Four ways the banking sector has changed during the pandemic and what changes we expect to remain long after the demands of the pandemic decrease
In our last article on COVID as a catalyst, we discussed how advances in healthcare delivery and renewed innovation are impacting the consumer landscape. We then examined what that might mean for the banking industry from the outside-in. But the banking sector itself has experienced and driven considerable change since the pandemic began. On the practical front, we’ve witnessed banking rise up to meet exploding demand for digital access to process transactions – through online banking and mobile apps – along with a focus on repurposing some existing channels for a new role. Notably, the biggest shift we are witnessing is less reactionary (focused on now) and more visionary (for the future).
Our roundup of the four ways banking has changed in the wake of Coronavirus is both a look back and a look ahead to what’s to come.
1. Focus on Safety and Security
Immediately following the initial outbreak of the Coronavirus and even during more recent local and national COVID spikes, the industry has focused its efforts on health protocols to keep staff and customers safe in and around the branch. Whether it’s controlling capacity through mandatory appointments or enforcing behaviors through signage and staff training, remaining safe and secure in the physical branch environment is non-negotiable.
As part of routine post-pandemic operations, most banks expect these measures will remain even after COVID eases. According to American Banker, we are “relying on the safety protocols instituted in the spring to hold the virus at bay — and keep branches open” during the current spike. That’s both because banks are experiencing decreased demand for routine transactions at the branch and financial institutions simply know more about what it takes to continue operating safely.
2. Seamless Channel Integration
The move toward digital channels underway pre-pandemic took on a new urgency during COVID, yet the immediate demand on digital hasn’t translated (so far) into a permanent shift, as more than half of people still want traditional means of processing transactions. Along with repurposing channels like the drive-up window and implementing ITMs that bridge the physical and digital divide, consumer choices in banking are not binary – digital OR physical – but a hybrid bridging of the two.
Transformation is an industry imperative, as Forbes reinforces the key message from the fall panel of bankers gathered to assess the industry six months into the pandemic. According to Trish Mosconi, chief strategy officer and corporate development for Synchrony: “We aren’t going back to February.” The universal drumbeat for banking post-pandemic: Don’t revert back to pre-pandemic practices. Or in other words, embrace the changes brought on by COVID – some of them long overdue – and progress from there.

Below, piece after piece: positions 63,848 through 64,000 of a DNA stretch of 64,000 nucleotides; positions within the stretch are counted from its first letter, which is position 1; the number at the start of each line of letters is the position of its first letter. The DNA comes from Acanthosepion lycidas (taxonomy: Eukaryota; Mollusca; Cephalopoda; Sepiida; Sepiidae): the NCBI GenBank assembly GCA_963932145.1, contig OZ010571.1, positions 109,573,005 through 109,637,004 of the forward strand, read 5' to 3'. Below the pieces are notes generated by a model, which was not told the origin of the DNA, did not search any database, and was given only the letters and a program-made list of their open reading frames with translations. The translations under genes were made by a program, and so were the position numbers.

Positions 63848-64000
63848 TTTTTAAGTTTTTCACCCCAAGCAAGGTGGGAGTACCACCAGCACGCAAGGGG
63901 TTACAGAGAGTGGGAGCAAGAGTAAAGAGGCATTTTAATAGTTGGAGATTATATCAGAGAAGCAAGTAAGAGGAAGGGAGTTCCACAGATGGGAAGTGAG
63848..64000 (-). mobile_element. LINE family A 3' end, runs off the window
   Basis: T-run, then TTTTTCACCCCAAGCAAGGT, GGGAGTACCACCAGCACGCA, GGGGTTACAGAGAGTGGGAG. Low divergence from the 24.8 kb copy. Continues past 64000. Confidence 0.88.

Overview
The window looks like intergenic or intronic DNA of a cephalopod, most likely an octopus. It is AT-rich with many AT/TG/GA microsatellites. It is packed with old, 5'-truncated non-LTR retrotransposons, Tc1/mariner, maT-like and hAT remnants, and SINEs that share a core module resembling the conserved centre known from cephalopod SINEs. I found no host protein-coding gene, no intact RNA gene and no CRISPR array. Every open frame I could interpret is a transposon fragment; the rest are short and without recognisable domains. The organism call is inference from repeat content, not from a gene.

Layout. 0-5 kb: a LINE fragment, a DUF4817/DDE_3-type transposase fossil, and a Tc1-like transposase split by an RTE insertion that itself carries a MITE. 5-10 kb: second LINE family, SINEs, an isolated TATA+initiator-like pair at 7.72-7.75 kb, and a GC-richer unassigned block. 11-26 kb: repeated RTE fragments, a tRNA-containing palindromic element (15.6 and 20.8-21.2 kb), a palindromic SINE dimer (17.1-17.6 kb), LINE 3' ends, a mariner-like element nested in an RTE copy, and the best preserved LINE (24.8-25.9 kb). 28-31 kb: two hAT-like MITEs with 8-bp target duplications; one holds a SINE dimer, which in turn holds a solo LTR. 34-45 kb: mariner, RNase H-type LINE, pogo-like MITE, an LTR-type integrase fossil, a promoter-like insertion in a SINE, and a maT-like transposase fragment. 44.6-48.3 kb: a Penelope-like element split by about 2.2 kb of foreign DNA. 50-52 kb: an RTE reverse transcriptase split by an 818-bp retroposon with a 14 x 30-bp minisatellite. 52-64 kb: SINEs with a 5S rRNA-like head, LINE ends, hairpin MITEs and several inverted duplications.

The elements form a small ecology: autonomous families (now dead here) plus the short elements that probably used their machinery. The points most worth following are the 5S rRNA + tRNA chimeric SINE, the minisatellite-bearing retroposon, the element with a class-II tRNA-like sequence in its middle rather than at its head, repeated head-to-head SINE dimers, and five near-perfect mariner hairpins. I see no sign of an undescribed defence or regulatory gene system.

3. Local Matters More
As consumers shifted their lives to home during the pandemic, community came to mean more to consumers, with a whopping 69% reporting a preference for local brands, according to Kantar in October. For community banks and credit unions, one of their key influences – deep community roots – has achieved new relevance during the pandemic. By leveraging physical branch locations, banking can lean into local ways to demonstrate community commitment.
With an expectation that consumers will switch financial institutions in the coming year and 80% plan on returning to the branch, community institutions have a rich opportunity to deepen relationships at the local level through their branch networks. The local branch is not only a beacon for the bank’s brand, but a more personal channel of experience, where consumers are more likely to turn when they need consultation and advice. Built on trust, the local branch channel – with a mix of formats – is perfectly positioned to demonstrate the value of banking with a local institution.
4. Movement toward Meaning
As consumers shift their preference locally, they also simultaneously want brands to mean more, favoring brands that are purpose-driven and use their influence for good. In the immediate aftermath of COVID, people today are more interested in brands that put people over profits, demonstrating their commitment to their customers and communities, by leading with empathy and helping people navigate these tough times in a meaningful way.
Trust leads with consumers now more than ever, and that’s something that will endure long after the pandemic subsides. As Edelman’s Action Mandate for Brands During Crisis finds: “[S]ixty percent of consumers buy brands they trust. In exchange, consumers expect brands to take a stand on societal issues while solving personal challenges.” That means consumers care, and they expect brands to care, as well. With a renewed focus on the personal, brands must develop a strategy that defines their clear purpose and values, and then act with courage and commitment now and in the days to come.
For more insights on banking’s response to COVID, be sure to stay tuned to Believe in Banking as it tracks the big trends that are impacting the financial industry and informing the banking experience. To begin developing experience-based strategies for customers and members in the face of COVID, contact Adrenaline’s experts at email@example.com. For more information on bank branch operations in the post-COVID landscape, download the Roadmap to Reopening.